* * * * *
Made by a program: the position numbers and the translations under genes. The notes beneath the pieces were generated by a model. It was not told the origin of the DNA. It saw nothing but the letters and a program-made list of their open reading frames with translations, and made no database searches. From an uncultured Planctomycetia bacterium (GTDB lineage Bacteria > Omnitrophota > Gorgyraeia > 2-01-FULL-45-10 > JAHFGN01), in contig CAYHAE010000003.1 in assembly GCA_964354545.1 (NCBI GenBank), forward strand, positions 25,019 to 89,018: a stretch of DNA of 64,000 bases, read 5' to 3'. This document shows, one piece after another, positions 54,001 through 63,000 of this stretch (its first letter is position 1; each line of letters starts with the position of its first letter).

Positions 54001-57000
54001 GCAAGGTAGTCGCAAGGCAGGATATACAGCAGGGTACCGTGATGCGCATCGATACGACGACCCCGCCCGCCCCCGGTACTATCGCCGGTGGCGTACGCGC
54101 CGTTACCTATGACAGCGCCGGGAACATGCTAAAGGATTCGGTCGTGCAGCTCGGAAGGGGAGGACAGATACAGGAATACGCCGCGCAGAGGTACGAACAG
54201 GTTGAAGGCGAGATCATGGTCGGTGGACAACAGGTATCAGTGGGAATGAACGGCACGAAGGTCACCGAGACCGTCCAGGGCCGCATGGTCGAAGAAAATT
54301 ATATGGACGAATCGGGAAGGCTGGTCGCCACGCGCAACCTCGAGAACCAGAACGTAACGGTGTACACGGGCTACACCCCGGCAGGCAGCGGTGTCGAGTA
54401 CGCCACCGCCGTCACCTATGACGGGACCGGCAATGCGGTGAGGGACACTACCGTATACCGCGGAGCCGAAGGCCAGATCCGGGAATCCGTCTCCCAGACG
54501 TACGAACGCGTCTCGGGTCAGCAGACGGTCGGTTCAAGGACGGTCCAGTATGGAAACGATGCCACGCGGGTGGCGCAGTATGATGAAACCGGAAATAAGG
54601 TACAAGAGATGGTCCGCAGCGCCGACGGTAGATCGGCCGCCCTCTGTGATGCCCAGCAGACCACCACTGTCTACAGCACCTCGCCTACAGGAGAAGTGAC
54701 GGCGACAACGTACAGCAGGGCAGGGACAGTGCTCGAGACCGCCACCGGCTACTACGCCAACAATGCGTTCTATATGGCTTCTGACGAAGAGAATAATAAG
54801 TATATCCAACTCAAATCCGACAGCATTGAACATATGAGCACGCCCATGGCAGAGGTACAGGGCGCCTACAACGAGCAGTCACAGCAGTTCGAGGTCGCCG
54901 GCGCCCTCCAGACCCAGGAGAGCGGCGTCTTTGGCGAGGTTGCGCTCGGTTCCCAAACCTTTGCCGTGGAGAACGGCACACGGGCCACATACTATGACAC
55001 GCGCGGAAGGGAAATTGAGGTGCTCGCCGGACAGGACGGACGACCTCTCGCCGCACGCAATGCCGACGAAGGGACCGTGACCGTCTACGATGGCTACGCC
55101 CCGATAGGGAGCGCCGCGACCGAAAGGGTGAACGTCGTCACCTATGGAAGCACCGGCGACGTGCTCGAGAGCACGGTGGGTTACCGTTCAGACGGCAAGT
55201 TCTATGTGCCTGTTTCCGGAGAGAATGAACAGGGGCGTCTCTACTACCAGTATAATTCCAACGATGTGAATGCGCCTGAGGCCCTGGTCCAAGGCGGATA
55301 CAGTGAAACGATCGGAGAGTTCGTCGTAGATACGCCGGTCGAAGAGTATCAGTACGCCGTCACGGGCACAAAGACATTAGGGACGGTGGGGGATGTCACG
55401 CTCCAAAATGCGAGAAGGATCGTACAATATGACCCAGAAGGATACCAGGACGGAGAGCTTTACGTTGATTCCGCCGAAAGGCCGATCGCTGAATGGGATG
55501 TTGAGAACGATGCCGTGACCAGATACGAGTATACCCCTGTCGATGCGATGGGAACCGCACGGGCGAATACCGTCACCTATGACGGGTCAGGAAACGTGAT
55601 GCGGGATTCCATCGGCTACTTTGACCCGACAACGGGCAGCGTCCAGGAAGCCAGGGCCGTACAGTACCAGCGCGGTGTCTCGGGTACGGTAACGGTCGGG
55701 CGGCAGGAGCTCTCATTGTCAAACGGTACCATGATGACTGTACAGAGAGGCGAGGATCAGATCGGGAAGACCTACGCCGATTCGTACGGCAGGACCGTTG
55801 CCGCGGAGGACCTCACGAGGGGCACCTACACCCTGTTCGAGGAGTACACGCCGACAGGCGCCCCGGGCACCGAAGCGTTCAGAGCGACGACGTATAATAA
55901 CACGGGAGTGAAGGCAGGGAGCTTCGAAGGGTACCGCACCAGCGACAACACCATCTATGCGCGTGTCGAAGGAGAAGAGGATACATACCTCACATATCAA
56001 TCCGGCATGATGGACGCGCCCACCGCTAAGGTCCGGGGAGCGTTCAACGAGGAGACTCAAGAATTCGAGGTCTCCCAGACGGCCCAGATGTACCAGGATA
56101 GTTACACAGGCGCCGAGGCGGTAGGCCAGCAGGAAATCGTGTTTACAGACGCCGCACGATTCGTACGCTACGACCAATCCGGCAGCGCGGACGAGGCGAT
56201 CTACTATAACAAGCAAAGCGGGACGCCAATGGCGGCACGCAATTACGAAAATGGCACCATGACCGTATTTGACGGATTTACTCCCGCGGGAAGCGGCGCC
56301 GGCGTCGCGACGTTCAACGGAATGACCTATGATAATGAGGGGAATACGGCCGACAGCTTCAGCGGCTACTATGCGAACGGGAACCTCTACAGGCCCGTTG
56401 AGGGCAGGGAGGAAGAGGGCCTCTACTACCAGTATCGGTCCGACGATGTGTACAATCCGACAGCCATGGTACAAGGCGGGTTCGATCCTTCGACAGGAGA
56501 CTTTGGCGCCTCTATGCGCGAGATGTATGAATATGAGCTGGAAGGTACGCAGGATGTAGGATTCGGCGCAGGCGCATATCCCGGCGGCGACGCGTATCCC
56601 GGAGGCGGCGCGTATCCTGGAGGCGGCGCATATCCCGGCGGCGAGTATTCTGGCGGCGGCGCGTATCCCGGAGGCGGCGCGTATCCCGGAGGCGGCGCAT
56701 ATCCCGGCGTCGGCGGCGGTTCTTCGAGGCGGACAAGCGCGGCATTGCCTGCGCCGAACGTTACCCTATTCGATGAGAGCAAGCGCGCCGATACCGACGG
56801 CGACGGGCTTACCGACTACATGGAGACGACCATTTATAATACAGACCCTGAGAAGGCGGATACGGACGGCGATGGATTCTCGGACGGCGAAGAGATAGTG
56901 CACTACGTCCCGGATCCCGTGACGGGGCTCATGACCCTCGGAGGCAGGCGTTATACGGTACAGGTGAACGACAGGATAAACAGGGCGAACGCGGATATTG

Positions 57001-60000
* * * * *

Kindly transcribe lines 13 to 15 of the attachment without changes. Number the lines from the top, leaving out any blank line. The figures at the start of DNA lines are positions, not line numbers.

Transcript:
55001 GCGCGGAAGGGAAATTGAGGTGCTCGCCGGACAGGACGGACGACCTCTCGCCGCACGCAATGCCGACGAAGGGACCGTGACCGTCTACGATGGCTACGCC
55101 CCGATAGGGAGCGCCGCGACCGAAAGGGTGAACGTCGTCACCTATGGAAGCACCGGCGACGTGCTCGAGAGCACGGTGGGTTACCGTTCAGACGGCAAGT
55201 TCTATGTGCCTGTTTCCGGAGAGAATGAACAGGGGCGTCTCTACTACCAGTATAATTCCAACGATGTGAATGCGCCTGAGGCCCTGGTCCAAGGCGGATA